ClientWndProc,      // Window procedure for class
                    CS_SIZEREDRAW,      // Class style
                    0) ;                // Extra bytes to reserve

     hwndFrame = WinCreateStdWindow (
                    HWND_DESKTOP,       // Parent window handle
                    WS_VISIBLE,         // Style of frame window
                    &flFrameFlags,      // Pointer to control data
                    szClientClass,      // Client window class name
                    NULL,               // Title bar text
                    0L,                 // Style of client window
                    0,                  // Module handle for resources
                    0,                  // ID of resources
                    &hwndClient) ;      // Pointer to client window handle

     while (WinGetMsg (hab, &qmsg, NULLHANDLE, 0, 0))
          WinDispatchMsg (hab, &qmsg) ;

     WinDestroyWindow (hwndFrame) ;
     WinDestroyMsgQueue (hmq) ;
     WinTerminate (hab) ;
     return 0 ;

     static CHAR szText [] = "Welcome to the OS/2 2.0 Presentation Manager!" ;
     HPS         hps;
     RECTL       rcl ;

     switch (msg)
          case WM_CREATE:
               DosBeep (261, 100) ;
               DosBeep (330, 100) ;
               DosBeep (392, 100) ;
               DosBeep (523, 500) ;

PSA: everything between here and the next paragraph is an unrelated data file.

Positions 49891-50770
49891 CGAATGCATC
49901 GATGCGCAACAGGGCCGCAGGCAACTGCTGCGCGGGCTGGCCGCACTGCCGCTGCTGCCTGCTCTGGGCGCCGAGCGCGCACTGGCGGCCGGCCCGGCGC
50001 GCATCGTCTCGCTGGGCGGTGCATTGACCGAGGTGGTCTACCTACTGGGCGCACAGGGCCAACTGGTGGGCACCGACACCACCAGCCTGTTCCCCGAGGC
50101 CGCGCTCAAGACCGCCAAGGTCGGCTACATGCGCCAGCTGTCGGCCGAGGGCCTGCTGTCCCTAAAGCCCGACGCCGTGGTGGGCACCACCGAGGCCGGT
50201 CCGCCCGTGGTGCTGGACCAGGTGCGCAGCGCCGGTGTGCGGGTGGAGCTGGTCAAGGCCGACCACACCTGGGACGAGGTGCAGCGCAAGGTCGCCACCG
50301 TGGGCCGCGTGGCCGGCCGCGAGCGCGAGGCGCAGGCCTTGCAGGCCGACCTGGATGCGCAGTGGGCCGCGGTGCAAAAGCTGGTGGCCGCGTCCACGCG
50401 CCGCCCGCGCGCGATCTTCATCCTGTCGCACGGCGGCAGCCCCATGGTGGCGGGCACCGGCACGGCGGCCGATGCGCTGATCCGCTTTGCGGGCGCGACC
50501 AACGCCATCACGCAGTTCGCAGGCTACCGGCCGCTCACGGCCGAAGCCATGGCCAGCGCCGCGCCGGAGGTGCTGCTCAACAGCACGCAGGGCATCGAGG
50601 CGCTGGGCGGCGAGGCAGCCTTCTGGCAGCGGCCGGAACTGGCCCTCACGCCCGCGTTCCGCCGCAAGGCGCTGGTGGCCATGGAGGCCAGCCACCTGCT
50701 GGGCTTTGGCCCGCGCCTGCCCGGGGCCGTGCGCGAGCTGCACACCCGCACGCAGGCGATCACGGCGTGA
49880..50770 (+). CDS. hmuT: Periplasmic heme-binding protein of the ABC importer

return 0 ;

          case WM_PAINT:
               hps = WinBeginPaint (hwnd, NULLHANDLE, NULL) ;

               WinQueryWindowRect (hwnd, &rcl) ;

               WinDrawText (hps, -1, szText, &rcl, CLR_NEUTRAL, CLR_BACKGROUND,
                            DT_CENTER | DT_VCENTER | DT_ERASERECT) ;

               WinEndPaint (hps) ;
               return 0 ;

          case WM_DESTROY:
               DosBeep (523, 100) ;
               DosBeep (392, 100) ;
               DosBeep (330, 100) ;
               DosBeep (261, 500) ;
               return 0 ;
     return WinDefWindowProc (hwnd, msg, mp1, mp2) ;

This program now loads a PM Window creating all the stuff that PM needs.

You can compile it with gcc by running:

gcc -o welcome.exe welcome.c welcome.def

Now let's check the WELCOME.EXE program with PMDLL.


DOSCALL1.DLL is now used because we are using on the program the DosBeep function and PMWIN.DLL because on this example we are now calling the PM functions which are the Win* ones.

Here is what WELCOME.EXE looks like when you run it.


Not much, right?

Chapter 3

The samples of chapter 3 gets more interesting since now the same WELCOME sample is modified to do more things with PM windows.


You compile it the same way:

gcc -o welcome2.exe welcome2.c welcome2.def

Here it is how it looks like:



Also, very easy to compile:

gcc -o welcome3.exe welcome3.c welcome3.def

Here it is how it looks like:



The same way to compile it:

gcc -o welcome4.exe welcome4.c welcome4.def

Here it is how it looks like:


Chapter 4

On chapter 4 there is the sysvals.exe sample.

On this sample I found that I needed to change something to the source code for it to complile.

You need to add inside the code:

#define max(a,b) (((a) > (b)) ? (a) : (b))
#define min(a,b) (((a) < (b)) ? (a) : (b))

Or you can also put the "param.h" file on the folder and included on your source code:

#include "param.h"

You can compile it by:

gcc -I. -Zomf -o sysvals.exe sysvals.c sysvals.def 2>&1 | tee out.txt


Chapter 5

I had checked how to compile each sample. On this case there was not needed to change the source code, but the compiler provides a warning on line 21 on this samples.


You can compile it with:

gcc -I. -Zomf -o altwind.exe altwind.c altwind.def 2>&1 | tee out.txt



gcc -I. -Zomf -o colors.exe colors.c colors.def 2>&1 | tee out.txt



gcc -I. -Zomf -o devcaps.exe devcaps.c devcaps.def 2>&1 | tee out.txt